Minimum wage still too low: B.C. Fed

B.C. Federation of Labour wants another dollar added to bring the wage to $11.25 next fall.

B.C. Federation of Labour vice-president Irene Lanzinger and president Jim Sinclair speak to reporters at the legislature Wednesday.

VICTORIA – The B.C. Federation of Labour campaigned for four years for a $10-an-hour minimum wage, and that will be delivered May 1 when B.C.’s wage goes to $10.25.

But federation president Jim Sinclair visited the legislature Wednesday to tell the B.C. government it’s no longer enough. He wants another increase next fall to $11.25 an hour.

That rate is what is needed to keep up with Statistics Canada’s “low-income cutoff” (LICO), Sinclair told reporters.

Critics often use LICO as a measure of poverty, although the federal agency says it is not, since it is a relative measure that grows along with inflation and economic growth.

“Today the minimum wage is $9.50. That’s the second lowest in Canada, still,” Sinclair said. “Today, if we were at the LICO level, it would be at $11.25 an hour.”

Premier Christy Clark announced in March that the minimum wage would be raised for the first time in a decade, and the $6 an hour “training wage” was abolished. It went from $8 to $8.75 on May 1, and jumped another 75 cents on Nov. 1. A third 75-cent increase takes effect next May 1.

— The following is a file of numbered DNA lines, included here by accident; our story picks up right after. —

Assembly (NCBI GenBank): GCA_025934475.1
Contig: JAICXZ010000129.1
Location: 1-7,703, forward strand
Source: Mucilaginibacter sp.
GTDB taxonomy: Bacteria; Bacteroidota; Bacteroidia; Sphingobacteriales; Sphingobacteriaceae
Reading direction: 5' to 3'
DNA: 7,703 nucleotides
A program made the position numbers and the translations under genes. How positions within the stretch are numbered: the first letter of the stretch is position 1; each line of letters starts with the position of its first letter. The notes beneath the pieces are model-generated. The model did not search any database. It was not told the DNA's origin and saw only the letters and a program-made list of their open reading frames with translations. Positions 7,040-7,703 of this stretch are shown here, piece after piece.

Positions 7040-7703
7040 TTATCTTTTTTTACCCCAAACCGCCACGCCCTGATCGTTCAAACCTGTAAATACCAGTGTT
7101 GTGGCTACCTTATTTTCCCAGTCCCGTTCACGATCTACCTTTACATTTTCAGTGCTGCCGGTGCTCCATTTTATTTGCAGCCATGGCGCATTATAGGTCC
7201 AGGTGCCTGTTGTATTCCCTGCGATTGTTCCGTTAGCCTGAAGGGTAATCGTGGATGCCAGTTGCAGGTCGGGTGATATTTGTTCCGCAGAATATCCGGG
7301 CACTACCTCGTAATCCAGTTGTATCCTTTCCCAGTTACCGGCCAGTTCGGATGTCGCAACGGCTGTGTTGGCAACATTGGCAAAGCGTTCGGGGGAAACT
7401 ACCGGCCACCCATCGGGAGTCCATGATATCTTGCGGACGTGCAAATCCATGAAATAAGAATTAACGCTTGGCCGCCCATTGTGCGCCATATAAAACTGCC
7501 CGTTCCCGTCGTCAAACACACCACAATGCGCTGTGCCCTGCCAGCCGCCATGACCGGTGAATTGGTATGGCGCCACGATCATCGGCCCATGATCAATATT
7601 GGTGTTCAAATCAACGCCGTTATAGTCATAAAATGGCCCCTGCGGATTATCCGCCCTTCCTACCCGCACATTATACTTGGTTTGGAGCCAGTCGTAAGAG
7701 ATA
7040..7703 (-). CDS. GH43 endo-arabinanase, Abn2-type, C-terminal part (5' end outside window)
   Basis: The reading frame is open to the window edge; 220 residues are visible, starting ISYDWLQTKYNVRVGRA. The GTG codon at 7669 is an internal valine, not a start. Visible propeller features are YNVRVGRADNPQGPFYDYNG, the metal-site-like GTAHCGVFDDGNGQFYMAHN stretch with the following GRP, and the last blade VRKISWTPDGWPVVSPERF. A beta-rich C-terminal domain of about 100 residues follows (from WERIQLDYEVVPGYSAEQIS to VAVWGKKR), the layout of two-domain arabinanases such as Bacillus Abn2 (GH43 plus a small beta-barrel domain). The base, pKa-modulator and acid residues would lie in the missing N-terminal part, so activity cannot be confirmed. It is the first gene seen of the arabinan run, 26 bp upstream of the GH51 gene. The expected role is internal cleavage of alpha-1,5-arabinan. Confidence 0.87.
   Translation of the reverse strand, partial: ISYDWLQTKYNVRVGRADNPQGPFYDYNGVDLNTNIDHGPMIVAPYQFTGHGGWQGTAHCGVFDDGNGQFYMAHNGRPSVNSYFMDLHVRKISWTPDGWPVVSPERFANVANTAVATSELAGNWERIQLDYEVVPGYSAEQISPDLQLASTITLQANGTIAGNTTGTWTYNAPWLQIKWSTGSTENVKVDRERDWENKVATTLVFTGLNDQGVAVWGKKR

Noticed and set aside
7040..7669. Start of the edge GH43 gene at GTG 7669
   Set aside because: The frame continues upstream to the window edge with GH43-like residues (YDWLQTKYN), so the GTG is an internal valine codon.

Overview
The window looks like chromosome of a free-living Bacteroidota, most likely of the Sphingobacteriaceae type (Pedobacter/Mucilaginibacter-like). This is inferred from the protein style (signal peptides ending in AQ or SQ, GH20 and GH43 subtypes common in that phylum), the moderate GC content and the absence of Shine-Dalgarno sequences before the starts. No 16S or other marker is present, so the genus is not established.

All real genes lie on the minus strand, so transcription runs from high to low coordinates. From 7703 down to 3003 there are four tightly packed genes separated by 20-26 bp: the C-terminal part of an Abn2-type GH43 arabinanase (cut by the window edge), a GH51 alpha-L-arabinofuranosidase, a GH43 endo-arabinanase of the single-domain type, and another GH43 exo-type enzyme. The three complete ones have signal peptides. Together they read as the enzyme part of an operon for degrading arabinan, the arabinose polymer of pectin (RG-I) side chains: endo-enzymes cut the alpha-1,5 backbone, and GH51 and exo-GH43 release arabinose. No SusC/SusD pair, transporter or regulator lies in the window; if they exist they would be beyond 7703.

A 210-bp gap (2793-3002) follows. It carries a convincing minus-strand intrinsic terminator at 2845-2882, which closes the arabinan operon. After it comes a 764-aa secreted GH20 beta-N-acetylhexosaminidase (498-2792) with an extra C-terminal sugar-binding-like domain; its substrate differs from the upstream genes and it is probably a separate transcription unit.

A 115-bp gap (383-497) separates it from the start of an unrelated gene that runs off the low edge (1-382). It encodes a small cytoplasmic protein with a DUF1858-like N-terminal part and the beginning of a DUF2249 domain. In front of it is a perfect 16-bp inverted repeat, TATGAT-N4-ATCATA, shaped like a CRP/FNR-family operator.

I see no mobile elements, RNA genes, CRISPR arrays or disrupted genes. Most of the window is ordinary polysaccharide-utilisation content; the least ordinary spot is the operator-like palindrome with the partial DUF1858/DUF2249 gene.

After the increase to $11.25, Sinclair said government should meet with business and labour to decide how the minimum wage should keep up with the cost of living.

B.C. Labour Minister Margaret MacDiarmid met with Sinclair before his news conference Wednesday.

“Our promise is, starting in 2012, to look at our policy,” MacDiarmid said afterwards. But she would make no commitment beyond next May, adding that government policy should aim to make B.C. “a great place to work, and a great place to be an employer.”

Sinclair also blasted what he called Clark’s “dumbest idea,” a lower wage for staff who primarily serve alcohol. That went to $8.50 an hour May 1, $8.75 on Nov. 1 and is set to go to $9 an hour in May 2012. Clark said that measure is similar to the minimum wage system in Ontario, and it reflects higher tips earned by pub, lounge and cabaret workers.

“There’s no rationale for this form of discrimination,” Sinclair said. “It doesn’t apply to anybody else who works in industries where they get tips.”

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